Parents and Gender Socialization
From birth. parents act toward Children on the basis of the child’s sex. Baby boys are perceived to be less fragile than girls and end to’ be treated more roughly by their parents. Girl babies are thought to be “cute. sweet. and cuddly’ and receive more gentle treatment. Parents strongly influence the gender-role development of children by passing on-both overtly and covertly-their own beliefs about gender. .When girl babies cry. parents respond to them more quickly. and parents are more prone to talk and sing to irl babies (Wharton. 2004).
Children’s toys reflect their parents’ gender expectations. Gender-appropriate toys for boys include computer games. trucks and other vehicles. sports equipment. and war toys such as guns and soldiers. Girls’ toys include “Barbie” dolls. play makeup. and homemaking items. Parents’ choice toyboy for the children are are not likely to change in the near future. A group of college students n one study were shown slides of toys and asked to decide which ones they would buy for girls and boys. Most said they would buy us. soldiers. jeeps. carpenter tools. and red bicycles for boys; girls would get baby dolls. dishes. jewelry bobbysoxer boxes. and ink bicycles (Fisher-Thompson. 1990). \When children are old enough to help with household chores. they arc often assigned different tasks. Maintenance chores (such us mowing Reassigned (Ire assigned to boys. whereas domestic chores (such as shopping. king and clearing the table) are assigned to girls. Chores may also be occupational ture occupational choices and personal characteristics. Girls who are responsible for domestic chores such as caring for younger brothers and nurturing behaviors nurturing behaviors that later translate into employment as a nurse or schoolteacher. about computers learn about computers and other types of technology that lead to different career options.
In the past. most studies of gender socialization focused on white. middle-class families and paid little attention to ethnic differences (Rafael and DOn’t Contain 20042004). According to earlier studies. children from middle- and upper-income families are less likely to be assigned gender-linked chores than children from lower-income backgrounds. In addition. gender linked chore assignments occur less frequently in African American families. where both sons and daughters tend to be socialized toward independence. employment. and child care (Bar dwell. Cochran. and Walker. 1986; Hale-Benson. 1986). Sociologist Patricia Hill Collins (1991) suggests that African American mothers are less likely to socialize their daughters into roles as subordinates; stead. they are likely to teach them a critical posture that allows them to cope with contradictions.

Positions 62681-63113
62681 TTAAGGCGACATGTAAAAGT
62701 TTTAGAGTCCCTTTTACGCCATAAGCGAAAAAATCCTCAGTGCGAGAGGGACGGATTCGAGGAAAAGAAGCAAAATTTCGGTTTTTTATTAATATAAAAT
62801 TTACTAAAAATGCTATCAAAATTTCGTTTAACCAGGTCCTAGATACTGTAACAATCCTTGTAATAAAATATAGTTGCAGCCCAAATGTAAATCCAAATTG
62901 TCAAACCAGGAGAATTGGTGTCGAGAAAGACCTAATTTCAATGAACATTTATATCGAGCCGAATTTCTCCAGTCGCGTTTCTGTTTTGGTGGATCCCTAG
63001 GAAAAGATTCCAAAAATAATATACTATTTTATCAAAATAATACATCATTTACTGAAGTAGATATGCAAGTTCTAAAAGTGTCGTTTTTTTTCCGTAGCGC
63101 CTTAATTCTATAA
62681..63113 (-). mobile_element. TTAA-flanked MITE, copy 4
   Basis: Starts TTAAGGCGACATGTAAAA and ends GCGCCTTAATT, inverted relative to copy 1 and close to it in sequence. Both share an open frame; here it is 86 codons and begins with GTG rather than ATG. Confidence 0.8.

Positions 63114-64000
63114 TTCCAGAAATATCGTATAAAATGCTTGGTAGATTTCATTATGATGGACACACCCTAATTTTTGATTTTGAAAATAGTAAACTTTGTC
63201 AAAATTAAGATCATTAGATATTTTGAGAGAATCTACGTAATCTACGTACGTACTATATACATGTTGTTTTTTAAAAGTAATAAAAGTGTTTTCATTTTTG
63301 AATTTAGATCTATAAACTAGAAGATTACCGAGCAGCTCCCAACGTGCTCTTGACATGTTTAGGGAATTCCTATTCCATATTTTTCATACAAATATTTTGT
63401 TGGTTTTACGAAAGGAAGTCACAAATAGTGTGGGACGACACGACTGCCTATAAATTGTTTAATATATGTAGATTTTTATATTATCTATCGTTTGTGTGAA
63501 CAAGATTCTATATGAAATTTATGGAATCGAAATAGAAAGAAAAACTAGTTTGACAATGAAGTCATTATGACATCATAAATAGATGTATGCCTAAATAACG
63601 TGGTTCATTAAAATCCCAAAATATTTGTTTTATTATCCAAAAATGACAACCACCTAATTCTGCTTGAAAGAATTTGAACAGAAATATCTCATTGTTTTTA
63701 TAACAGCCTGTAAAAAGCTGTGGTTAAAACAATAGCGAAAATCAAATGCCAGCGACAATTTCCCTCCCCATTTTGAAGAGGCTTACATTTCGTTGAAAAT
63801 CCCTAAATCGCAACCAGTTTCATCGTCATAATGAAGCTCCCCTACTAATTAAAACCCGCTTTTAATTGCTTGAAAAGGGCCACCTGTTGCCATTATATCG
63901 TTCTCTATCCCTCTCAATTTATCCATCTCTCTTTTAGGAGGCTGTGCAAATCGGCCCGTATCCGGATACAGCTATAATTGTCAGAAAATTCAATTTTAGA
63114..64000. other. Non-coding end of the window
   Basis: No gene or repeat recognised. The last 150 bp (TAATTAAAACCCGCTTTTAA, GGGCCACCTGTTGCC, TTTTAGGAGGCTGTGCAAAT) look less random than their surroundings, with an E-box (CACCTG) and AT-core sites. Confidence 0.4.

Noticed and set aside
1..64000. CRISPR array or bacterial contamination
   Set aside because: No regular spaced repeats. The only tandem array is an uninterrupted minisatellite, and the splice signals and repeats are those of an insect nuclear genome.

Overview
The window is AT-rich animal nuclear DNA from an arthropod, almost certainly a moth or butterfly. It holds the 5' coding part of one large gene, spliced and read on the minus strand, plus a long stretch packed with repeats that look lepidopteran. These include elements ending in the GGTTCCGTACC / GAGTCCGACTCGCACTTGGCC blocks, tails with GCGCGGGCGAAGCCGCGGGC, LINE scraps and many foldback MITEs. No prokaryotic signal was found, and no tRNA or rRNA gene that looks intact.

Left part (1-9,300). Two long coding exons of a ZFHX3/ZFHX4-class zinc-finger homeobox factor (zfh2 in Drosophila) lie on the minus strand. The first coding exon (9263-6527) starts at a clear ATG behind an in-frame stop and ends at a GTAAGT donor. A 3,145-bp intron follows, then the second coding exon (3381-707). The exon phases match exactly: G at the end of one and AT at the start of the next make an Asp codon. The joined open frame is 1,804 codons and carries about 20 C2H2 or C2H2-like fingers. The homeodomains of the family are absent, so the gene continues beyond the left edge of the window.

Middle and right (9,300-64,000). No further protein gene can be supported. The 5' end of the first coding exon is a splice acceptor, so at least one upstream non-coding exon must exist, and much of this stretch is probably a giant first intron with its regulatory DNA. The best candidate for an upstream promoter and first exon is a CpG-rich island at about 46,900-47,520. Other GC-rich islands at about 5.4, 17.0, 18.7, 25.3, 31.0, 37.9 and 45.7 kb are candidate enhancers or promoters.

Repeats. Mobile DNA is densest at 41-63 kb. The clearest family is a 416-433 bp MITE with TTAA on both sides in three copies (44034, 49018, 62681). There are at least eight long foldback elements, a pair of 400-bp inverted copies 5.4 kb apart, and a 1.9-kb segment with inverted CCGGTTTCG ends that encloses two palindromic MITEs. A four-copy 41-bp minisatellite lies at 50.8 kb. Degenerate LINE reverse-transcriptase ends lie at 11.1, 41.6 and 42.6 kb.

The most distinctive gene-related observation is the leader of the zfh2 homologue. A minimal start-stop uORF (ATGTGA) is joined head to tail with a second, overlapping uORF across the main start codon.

In contrast. more-recent studies of gender socialization in U.S. Latino/a families suggest that adolescent females of Mexican. uerto Rican. Cuban. or other Central or South American descent receive different gender socialization l~omtheir parents than do their male siblings (Raffaelli and Ontai, 2004). Latinas are given more-stringent curfews and are allowed less interaction with embers of the opposite sex than are the adolescent males in their families. Rules for dating. school activities. and part-time jobs re more stringent for the girls because many parents want to protect their daughters and keep them closer to home
Across classes and racial/ethnic categories. mothers typically playa stronger role in gender socialization of daughters. whereas athers do more to. socialize sons than daughters (Mcfiale, Crouter, and Tucker, 1999). However, many parents are aware of the ffect that gender socialization has on their children and make a conscientious effort to provide nonsexist experiences for them. or example. one study found that mothers with nontraditional views encourage their daughters to be independent (Brooks-Gunn, 986). Many fathers also take an active role in socializing their sons to be thoughtful ani! caring individuals who do not live by traditional- gender stereotypes. However. peers often make nontradittonal gender socialization much more difficult for parents nd children (see Rabinowitz and Cochran. 1994).